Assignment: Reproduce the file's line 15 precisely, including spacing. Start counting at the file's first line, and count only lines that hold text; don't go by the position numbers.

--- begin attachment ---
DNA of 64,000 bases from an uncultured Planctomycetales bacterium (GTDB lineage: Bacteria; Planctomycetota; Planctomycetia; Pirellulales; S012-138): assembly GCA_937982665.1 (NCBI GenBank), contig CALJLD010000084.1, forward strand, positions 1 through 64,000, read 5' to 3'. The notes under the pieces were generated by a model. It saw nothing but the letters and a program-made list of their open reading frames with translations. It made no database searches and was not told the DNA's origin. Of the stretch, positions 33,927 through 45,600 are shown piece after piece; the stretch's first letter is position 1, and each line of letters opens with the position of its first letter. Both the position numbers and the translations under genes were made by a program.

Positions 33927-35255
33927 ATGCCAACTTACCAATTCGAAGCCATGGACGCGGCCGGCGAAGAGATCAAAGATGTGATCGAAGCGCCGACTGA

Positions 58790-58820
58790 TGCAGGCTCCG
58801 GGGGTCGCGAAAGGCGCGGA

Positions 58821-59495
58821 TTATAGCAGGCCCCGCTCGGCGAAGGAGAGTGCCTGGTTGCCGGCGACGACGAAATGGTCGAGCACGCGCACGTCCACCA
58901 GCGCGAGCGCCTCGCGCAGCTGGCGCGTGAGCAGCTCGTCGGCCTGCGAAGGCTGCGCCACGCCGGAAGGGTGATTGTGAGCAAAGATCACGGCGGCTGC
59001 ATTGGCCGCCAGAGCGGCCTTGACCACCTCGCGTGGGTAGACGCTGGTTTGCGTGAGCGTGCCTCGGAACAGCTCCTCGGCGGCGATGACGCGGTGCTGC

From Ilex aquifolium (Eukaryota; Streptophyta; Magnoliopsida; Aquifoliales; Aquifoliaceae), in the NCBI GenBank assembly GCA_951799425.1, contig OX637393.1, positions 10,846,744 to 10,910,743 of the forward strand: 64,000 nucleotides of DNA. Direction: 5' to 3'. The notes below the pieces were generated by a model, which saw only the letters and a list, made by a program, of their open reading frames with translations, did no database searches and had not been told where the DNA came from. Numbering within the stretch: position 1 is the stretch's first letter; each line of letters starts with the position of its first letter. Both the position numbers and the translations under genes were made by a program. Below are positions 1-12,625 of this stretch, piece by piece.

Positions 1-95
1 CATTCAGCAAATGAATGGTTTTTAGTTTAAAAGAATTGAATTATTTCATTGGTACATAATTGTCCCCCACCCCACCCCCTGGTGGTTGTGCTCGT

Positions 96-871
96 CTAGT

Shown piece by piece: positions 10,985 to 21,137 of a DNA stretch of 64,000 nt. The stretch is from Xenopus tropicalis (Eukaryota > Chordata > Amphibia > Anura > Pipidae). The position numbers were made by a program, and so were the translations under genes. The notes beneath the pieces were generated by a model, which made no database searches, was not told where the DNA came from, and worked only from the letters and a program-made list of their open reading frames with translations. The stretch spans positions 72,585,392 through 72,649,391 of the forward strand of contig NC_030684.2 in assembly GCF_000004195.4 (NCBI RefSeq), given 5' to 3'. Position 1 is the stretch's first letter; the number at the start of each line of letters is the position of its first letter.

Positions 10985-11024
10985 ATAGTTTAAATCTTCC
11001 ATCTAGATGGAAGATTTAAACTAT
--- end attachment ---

96 CTAGT